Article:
I’m sure a good deal of the reflexive acceptance for ICANN handover from certain quarters will come from the conviction that anything “global” or “international” must, by definition, be morally superior to an exclusively American institution. Barack Obama is hardly the only person who holds the ideology D’Souza describes. In its softer incarnation, it amounts to a warm and fuzzy feeling for global institutions, the United Nations, etc.
I don’t understand how any rational person could retain those warm fuzzies after looking at what the United Nations actually does, as opposed to what it’s supposed to be. The bit of control we’re talking about surrendering is not absolute, but it’s also not insignificant, and there most certainly are a lot of things that could go wrong.
Not everyone connected to the Obama Administration is completely on board with the idea. FCC Commissioner Ajit Pai, for example, sounded a cautionary note about trying to fix a system that isn’t broken, and said “those advocating change must prove beyond a shadow of a doubt that their proposals would not increase the influence of repressive foreign governments over the Internet,” or else he’s ready to “strongly oppose” the handover.
The same Fox News article linked above has support for your “Snowden is a pretext” hypothesis from Daniel Castro of the Information Technology and Innovation Foundation, who I’d say is one of the stronger critics of the ICANN handover: “While the NSA revelations have rightly angered many people around the world, they have nothing to do with Internet governance. The U.S. Department of Commerce has not once abused its oversight of ICANN to aid the intelligence community. And if the Obama Administration gives away its oversight of the Internet, it will be gone forever.”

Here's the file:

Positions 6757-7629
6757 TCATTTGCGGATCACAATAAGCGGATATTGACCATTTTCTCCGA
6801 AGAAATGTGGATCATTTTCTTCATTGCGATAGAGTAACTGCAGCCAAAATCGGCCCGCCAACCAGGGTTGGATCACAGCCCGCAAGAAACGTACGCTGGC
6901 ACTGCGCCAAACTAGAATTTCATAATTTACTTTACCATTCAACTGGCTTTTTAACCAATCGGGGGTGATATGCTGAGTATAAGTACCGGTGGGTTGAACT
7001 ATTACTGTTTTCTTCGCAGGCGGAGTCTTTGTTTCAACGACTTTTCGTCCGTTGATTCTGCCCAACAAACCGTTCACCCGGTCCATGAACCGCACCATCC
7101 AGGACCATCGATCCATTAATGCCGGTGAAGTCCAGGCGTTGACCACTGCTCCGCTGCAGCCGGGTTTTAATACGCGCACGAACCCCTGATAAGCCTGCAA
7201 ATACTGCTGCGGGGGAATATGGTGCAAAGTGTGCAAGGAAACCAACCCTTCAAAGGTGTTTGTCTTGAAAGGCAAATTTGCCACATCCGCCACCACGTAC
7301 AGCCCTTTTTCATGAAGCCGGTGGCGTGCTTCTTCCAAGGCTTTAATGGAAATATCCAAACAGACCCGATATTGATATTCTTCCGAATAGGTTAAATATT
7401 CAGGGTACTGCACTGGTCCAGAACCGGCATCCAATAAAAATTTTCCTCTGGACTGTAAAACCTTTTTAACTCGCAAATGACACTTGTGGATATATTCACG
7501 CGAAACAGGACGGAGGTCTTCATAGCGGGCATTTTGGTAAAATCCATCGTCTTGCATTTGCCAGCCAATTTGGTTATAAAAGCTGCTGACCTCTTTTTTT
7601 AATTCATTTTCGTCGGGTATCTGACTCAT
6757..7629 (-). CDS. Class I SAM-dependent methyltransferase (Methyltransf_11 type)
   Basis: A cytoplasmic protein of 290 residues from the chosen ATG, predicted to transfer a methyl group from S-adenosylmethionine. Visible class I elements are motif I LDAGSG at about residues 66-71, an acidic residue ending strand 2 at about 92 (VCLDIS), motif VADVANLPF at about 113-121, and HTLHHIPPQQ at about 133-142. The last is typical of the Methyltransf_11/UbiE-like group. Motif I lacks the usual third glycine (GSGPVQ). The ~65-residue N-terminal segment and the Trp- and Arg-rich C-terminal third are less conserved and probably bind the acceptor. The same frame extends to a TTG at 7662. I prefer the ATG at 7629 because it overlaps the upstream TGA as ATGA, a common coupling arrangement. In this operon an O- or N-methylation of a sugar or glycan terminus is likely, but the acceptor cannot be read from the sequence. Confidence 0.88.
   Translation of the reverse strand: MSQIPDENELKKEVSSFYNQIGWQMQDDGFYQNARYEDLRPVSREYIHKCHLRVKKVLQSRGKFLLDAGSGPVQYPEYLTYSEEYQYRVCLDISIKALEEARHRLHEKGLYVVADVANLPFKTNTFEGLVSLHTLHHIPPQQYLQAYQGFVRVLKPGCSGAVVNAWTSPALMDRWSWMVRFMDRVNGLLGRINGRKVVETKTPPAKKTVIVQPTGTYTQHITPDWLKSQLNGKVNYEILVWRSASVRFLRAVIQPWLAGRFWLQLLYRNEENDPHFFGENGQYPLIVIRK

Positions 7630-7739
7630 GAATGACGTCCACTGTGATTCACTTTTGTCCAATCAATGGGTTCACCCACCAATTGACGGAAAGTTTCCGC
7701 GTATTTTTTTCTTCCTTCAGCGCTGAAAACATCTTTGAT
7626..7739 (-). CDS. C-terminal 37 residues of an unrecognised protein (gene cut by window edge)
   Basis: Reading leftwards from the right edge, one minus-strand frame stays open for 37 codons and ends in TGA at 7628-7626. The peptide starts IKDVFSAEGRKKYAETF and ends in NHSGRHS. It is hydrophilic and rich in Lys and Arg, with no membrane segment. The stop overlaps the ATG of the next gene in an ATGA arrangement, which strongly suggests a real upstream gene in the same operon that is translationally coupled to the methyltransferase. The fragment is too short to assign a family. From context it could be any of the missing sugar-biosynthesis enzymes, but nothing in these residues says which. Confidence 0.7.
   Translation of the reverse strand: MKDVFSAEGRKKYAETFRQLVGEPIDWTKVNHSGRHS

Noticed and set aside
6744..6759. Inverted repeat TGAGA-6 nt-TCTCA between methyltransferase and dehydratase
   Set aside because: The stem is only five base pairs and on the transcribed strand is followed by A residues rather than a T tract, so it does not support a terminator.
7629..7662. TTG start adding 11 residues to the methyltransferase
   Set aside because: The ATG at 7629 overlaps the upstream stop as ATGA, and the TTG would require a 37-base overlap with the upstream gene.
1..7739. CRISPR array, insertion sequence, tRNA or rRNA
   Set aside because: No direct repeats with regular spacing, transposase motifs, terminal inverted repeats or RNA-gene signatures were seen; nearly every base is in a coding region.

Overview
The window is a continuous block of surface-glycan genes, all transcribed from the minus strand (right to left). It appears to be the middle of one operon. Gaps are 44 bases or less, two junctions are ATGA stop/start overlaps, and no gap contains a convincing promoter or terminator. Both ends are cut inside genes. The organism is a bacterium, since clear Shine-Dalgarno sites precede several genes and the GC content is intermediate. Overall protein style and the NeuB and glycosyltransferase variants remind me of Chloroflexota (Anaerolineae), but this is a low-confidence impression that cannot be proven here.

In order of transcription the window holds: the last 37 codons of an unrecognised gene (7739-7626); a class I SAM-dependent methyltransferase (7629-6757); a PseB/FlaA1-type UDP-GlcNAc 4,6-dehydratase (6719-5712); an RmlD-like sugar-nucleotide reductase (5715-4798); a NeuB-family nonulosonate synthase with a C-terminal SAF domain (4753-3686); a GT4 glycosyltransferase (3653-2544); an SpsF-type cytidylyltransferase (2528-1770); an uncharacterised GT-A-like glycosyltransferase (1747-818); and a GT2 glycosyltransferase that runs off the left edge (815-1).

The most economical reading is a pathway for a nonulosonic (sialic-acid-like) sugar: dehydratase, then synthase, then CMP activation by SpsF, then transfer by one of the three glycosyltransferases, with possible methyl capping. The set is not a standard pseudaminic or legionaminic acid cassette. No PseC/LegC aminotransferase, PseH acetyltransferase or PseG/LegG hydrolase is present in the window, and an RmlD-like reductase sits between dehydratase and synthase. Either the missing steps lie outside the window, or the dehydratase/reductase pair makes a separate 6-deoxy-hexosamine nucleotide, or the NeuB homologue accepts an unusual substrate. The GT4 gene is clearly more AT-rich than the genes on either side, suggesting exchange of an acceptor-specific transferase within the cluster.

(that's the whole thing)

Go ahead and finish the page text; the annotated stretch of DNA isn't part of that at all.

So let me combine those observations from Pai and Castro to bluntly state what’s bugging me the most about the loss of American oversight: the whole rest of the world is more “repressive” than America, and all of these promises we keep hearing about how Internet domain control won’t fall into the hands of some tyrant-influenced U.N. boondoggle aren’t going to count for squat once we’ve given away leverage we can never get back.
Even the more enlightened Western nations still tend to have speech codes that would not survive contact with the First Amendment of the U.S. Constitution. Many of these speech codes are justified on the basis of avoiding offense to certain favored groups – particularly those which expend a great deal of their energy searching for grievances and becoming very insistent on the use of either government power, or mob action, to address them. I’m sure an example of such a group will easily spring to the reader’s mind.
I have absolutely no difficulty envisioning the rise of a new Internet regime that is considerably less friendly to freedom of expression than American standards (which, let us be honest, have themselves slipped quite a bit in recent years.) In fact, I’ll put down my marker right now and call it inevitable. And even if things are originally handled well enough to satisfy moderate criticism, what’s going to stop them from getting a lot worse later on, once American principles no longer have any more influence than Chinese, Russian, Iranian, or even Canadian principles? With all due respect to our lovable northern neighbors, they just don’t think about freedom of expression the same way we do.
Everyone is talking about how the Internet has evolved into something that belongs to the entire world. It’s the evolution of the rest of the world that concerns me. And if that sounds like American chauvinism, let me hasten to add that I’m plenty worried about the evolution of American attitudes toward free expression as well.